So then am I to infer that politicians that are Mormon take orders from the church before they take positions on issues? I’ve heard that accusation from non-Mormons but it sounds as though you are confirming it.

If so, that is a very strong argument that all non-Mormons should never vote for a Mormon politician.


March 5th, 2009

“But this is key: no individual member can send a blanket email to all members of his ward without it first going through his or her bishop. The same is true at the stake level, where the stake president would have to first authorize the message. So when a church member receives a broadcast message, he or she can be assured that it has the blessing, so to speak, of the bishop or stake president”

Yes, this is key to your argument, but NO it is not true. It might help to know how the website actually works.

Members of the church can access the website of their own ward and send emails to other members if they have listed their email addresses. I use the website in my ward. I can access a directory, and I could feasibly copy and paste the emails of all those who have listed their emails (and not blocked them). I could then send out an emails to all of those people. People can also choose to not have their email available on the directory.

I can’t send out a mass email that the Bishop then _sanctions_. That’s simply not how the website works. So the article is basically claiming that member of the church sent out a message to other members of the church in his/her neighborhood. It’s quite logical leap to argue much beyond that.


March 5th, 2009

You guys have all of this completely backwards.

I’m on one of those mailing lists, and to date I have never received a single email on it. I just checked it seconds ago. The email function on this site is so rarely used that I’m having trouble believing someone actually sent an email with it.. Who would even check it?

Secondly, you are very much overinflating the facts that you have gathered. 1 ward out of thousands of wards and stakes sent out an email to its members (probably around 200 or so on average), this message was approved at a very local level and was sent in an incorrect fashion. When the church sends out official statements on politics it is not in a call to action format, it is in a “Be aware of this and vote your conscience” format.

I understand that this issue is very important to you as a whole as I have read some very angry comments, but you need to understand that this is like saying that 1 Lutheran parish (is parish correct?) is anti-guns, therefore the whole organization is banning guns as we speak. This is definitely sensationalized.

You can take my comments for what its worth, but really, you need to calm down a little bit. As a member in good standing I have a good understanding of what goes on here. You have a skewed interpretation of who and what we are. I personally don’t have a problem with civil unions for the sake of equal rights and all. But I don’t want it called marriage, its an emotional motivation. But there it is.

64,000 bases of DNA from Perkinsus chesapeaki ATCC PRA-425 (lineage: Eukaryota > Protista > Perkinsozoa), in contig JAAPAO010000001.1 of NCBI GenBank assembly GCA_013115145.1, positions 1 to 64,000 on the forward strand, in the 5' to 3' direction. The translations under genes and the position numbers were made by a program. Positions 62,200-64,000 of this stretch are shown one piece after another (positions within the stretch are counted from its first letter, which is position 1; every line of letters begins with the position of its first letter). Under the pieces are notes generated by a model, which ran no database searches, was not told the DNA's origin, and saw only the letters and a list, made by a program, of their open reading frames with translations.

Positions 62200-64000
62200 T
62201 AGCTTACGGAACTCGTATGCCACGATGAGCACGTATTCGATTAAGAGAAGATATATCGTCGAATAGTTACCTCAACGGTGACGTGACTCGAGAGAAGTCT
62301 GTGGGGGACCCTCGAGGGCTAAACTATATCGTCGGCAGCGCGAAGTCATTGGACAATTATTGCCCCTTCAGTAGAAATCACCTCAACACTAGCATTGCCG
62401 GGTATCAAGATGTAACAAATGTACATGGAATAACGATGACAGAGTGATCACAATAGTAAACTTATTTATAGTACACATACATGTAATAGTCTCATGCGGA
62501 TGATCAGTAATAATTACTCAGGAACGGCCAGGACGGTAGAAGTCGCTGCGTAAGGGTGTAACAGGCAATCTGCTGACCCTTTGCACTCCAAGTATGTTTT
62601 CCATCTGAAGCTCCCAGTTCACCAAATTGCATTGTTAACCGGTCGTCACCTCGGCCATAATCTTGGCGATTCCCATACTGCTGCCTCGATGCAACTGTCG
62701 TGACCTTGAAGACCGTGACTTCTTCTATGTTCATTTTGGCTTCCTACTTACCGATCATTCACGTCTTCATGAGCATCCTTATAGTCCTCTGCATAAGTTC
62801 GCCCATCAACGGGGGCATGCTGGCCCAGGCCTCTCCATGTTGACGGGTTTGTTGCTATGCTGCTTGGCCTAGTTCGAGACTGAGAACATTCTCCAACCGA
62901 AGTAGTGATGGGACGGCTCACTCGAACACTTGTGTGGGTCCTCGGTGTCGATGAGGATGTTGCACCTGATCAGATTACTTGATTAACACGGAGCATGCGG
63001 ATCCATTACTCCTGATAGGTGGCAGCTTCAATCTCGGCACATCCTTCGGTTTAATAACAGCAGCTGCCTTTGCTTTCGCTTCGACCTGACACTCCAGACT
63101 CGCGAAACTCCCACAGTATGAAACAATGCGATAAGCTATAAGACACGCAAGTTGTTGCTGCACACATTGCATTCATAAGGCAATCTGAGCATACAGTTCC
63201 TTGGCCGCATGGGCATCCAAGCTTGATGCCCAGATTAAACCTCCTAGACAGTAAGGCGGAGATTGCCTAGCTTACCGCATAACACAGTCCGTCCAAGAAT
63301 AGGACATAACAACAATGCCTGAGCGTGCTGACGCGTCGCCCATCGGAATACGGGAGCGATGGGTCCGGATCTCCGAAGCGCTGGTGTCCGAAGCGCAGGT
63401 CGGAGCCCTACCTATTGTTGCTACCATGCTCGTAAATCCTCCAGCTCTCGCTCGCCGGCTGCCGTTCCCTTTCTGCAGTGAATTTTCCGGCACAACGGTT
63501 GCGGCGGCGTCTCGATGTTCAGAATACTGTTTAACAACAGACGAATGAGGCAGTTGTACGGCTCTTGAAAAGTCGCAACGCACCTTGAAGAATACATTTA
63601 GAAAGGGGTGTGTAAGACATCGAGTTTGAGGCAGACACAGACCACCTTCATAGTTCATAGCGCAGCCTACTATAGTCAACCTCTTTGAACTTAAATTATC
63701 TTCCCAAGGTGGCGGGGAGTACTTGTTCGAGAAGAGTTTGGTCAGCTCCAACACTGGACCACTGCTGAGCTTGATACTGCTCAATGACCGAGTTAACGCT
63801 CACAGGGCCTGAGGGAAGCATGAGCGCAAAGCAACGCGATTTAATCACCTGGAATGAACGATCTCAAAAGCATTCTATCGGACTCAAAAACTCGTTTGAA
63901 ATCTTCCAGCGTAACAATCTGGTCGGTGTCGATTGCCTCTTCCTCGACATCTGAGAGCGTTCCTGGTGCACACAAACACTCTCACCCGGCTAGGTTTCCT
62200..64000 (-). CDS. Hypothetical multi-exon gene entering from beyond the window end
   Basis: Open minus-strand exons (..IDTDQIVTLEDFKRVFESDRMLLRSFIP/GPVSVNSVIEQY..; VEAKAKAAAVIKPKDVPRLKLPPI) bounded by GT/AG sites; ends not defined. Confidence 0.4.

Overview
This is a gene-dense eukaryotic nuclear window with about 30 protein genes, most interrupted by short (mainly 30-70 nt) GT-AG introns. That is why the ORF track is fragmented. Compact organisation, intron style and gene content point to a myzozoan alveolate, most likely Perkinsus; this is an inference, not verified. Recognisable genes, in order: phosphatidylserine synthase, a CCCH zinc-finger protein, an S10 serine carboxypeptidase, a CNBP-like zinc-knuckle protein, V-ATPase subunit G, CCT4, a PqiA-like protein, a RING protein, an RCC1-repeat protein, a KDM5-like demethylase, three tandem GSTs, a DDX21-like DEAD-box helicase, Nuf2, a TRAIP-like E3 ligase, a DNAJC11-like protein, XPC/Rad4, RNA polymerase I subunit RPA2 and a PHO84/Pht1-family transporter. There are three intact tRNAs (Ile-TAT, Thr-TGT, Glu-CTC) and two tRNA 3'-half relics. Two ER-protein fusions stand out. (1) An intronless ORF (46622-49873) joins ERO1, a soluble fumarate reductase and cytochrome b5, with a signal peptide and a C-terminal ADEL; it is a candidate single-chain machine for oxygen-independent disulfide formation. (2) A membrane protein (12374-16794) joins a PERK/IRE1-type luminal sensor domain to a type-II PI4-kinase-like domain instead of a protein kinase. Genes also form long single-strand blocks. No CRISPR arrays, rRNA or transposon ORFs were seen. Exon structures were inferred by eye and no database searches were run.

March 5th, 2009

This article and most of the comments here claim that the email is deceptive and yet the article and most of the comments are even more deceptive. A church (non-mormon) in New Jersey has already lost part of it’s tax exempt status for refusing to allow a lesbian couple perform a commitment ceremony at the church-owned pavilion next to the church. [Ed: Jason’s version of the story is factually incorrect. See our coverage.] I think that is wrong. A group of people (a church) got together and decided what moral values they should live by and the government of New Jersey is forcing them against their values. Their values are not extreme. They are not hurting anyone. This issue was an attack on a church by a lesbian couple and not the other way around.

Many people here think that the mormon church is actively persecuting gays but there is no mention of the possibility that the church and it’s members are just trying to protect themlelves from being forced to allow gay unions/gay marriages to be allowed on their property among other potential consequences. When a bill is favored by one party and fought by another it usually isn’t because of full support one way or the other. I am confident that a bill that is not too one sided or the other could be passed that would agree with the majority on both sides but I am also confident that nothing will make everyone happy.

I don’t want gay marriage taught to my kids at school. I carpool with and sit next to a gay man at work and I consider him a good friend. I don’t agree with his lifestyle but I don’t persecute him for it nor do I want that lifestyle taught to my children at school. Let me teach them about it when I feel it is appropriate.

A bit more logic and a bit less emotion could go along way here and I mean that for both sides.


March 5th, 2009

Does one have to read an article like this to know that it’s full of half-truths?


March 5th, 2009

religious right has no more steam. besides half those hicks are all using win98 still. i hope anon spams the followers of LDS telling them to stop spamming


March 5th, 2009